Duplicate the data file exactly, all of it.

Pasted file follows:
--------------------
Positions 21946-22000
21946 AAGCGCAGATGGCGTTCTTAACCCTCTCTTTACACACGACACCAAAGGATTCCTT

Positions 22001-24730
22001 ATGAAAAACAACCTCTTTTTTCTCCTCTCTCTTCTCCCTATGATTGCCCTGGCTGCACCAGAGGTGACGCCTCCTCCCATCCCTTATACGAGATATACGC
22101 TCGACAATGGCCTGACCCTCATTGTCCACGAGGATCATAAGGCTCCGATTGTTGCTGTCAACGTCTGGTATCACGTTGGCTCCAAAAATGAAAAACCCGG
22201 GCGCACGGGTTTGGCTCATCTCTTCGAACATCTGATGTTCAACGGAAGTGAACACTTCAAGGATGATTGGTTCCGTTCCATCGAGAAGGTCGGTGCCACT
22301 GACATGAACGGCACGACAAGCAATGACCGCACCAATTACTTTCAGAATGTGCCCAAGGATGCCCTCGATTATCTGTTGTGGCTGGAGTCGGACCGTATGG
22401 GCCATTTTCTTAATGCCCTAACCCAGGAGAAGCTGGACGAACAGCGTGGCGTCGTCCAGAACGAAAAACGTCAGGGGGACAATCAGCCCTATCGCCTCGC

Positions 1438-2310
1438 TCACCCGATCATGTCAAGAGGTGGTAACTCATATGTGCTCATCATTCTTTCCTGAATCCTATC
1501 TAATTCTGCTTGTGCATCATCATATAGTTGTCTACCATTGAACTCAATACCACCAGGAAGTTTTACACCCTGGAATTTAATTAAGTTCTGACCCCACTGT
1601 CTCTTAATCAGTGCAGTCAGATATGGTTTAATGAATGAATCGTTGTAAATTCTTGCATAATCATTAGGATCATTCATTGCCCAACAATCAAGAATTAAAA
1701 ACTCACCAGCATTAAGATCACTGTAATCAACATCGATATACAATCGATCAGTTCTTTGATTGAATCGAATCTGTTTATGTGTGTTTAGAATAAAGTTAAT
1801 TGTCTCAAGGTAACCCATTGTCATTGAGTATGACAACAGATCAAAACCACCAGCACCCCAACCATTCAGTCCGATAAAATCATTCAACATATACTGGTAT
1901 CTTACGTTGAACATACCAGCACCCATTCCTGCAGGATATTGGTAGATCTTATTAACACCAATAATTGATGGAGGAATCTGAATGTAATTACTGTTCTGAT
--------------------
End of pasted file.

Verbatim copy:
Positions 21946-22000
21946 AAGCGCAGATGGCGTTCTTAACCCTCTCTTTACACACGACACCAAAGGATTCCTT

Positions 22001-24730
22001 ATGAAAAACAACCTCTTTTTTCTCCTCTCTCTTCTCCCTATGATTGCCCTGGCTGCACCAGAGGTGACGCCTCCTCCCATCCCTTATACGAGATATACGC
22101 TCGACAATGGCCTGACCCTCATTGTCCACGAGGATCATAAGGCTCCGATTGTTGCTGTCAACGTCTGGTATCACGTTGGCTCCAAAAATGAAAAACCCGG
22201 GCGCACGGGTTTGGCTCATCTCTTCGAACATCTGATGTTCAACGGAAGTGAACACTTCAAGGATGATTGGTTCCGTTCCATCGAGAAGGTCGGTGCCACT
22301 GACATGAACGGCACGACAAGCAATGACCGCACCAATTACTTTCAGAATGTGCCCAAGGATGCCCTCGATTATCTGTTGTGGCTGGAGTCGGACCGTATGG
22401 GCCATTTTCTTAATGCCCTAACCCAGGAGAAGCTGGACGAACAGCGTGGCGTCGTCCAGAACGAAAAACGTCAGGGGGACAATCAGCCCTATCGCCTCGC

Positions 1438-2310
1438 TCACCCGATCATGTCAAGAGGTGGTAACTCATATGTGCTCATCATTCTTTCCTGAATCCTATC
1501 TAATTCTGCTTGTGCATCATCATATAGTTGTCTACCATTGAACTCAATACCACCAGGAAGTTTTACACCCTGGAATTTAATTAAGTTCTGACCCCACTGT
1601 CTCTTAATCAGTGCAGTCAGATATGGTTTAATGAATGAATCGTTGTAAATTCTTGCATAATCATTAGGATCATTCATTGCCCAACAATCAAGAATTAAAA
1701 ACTCACCAGCATTAAGATCACTGTAATCAACATCGATATACAATCGATCAGTTCTTTGATTGAATCGAATCTGTTTATGTGTGTTTAGAATAAAGTTAAT
1801 TGTCTCAAGGTAACCCATTGTCATTGAGTATGACAACAGATCAAAACCACCAGCACCCCAACCATTCAGTCCGATAAAATCATTCAACATATACTGGTAT
1901 CTTACGTTGAACATACCAGCACCCATTCCTGCAGGATATTGGTAGATCTTATTAACACCAATAATTGATGGAGGAATCTGAATGTAATTACTGTTCTGAT